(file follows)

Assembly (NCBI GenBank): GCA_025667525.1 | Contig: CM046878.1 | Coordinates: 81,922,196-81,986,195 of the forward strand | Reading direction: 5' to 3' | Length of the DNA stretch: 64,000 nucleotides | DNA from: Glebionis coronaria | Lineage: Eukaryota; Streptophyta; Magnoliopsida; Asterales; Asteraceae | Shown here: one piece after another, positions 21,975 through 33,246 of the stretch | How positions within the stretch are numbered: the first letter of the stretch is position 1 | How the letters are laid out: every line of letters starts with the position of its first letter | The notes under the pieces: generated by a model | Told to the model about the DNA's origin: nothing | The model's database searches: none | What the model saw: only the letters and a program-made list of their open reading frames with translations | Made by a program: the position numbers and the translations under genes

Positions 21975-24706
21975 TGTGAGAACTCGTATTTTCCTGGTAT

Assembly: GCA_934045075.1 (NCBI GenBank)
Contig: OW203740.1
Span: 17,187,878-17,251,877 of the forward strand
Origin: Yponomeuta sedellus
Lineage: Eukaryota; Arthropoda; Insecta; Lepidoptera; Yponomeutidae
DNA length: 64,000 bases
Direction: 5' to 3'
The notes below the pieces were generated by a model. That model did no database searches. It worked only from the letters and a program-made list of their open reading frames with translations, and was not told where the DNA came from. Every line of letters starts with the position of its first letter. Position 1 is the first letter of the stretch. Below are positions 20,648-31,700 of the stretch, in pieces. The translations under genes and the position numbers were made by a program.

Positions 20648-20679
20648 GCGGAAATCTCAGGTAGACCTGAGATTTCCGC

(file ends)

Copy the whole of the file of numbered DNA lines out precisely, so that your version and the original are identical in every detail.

Assembly (NCBI GenBank): GCA_025667525.1 | Contig: CM046878.1 | Coordinates: 81,922,196-81,986,195 of the forward strand | Reading direction: 5' to 3' | Length of the DNA stretch: 64,000 nucleotides | DNA from: Glebionis coronaria | Lineage: Eukaryota; Streptophyta; Magnoliopsida; Asterales; Asteraceae | Shown here: one piece after another, positions 21,975 through 33,246 of the stretch | How positions within the stretch are numbered: the first letter of the stretch is position 1 | How the letters are laid out: every line of letters starts with the position of its first letter | The notes under the pieces: generated by a model | Told to the model about the DNA's origin: nothing | The model's database searches: none | What the model saw: only the letters and a program-made list of their open reading frames with translations | Made by a program: the position numbers and the translations under genes

Positions 21975-24706
21975 TGTGAGAACTCGTATTTTCCTGGTAT

Assembly: GCA_934045075.1 (NCBI GenBank)
Contig: OW203740.1
Span: 17,187,878-17,251,877 of the forward strand
Origin: Yponomeuta sedellus
Lineage: Eukaryota; Arthropoda; Insecta; Lepidoptera; Yponomeutidae
DNA length: 64,000 bases
Direction: 5' to 3'
The notes below the pieces were generated by a model. That model did no database searches. It worked only from the letters and a program-made list of their open reading frames with translations, and was not told where the DNA came from. Every line of letters starts with the position of its first letter. Position 1 is the first letter of the stretch. Below are positions 20,648-31,700 of the stretch, in pieces. The translations under genes and the position numbers were made by a program.

Positions 20648-20679
20648 GCGGAAATCTCAGGTAGACCTGAGATTTCCGC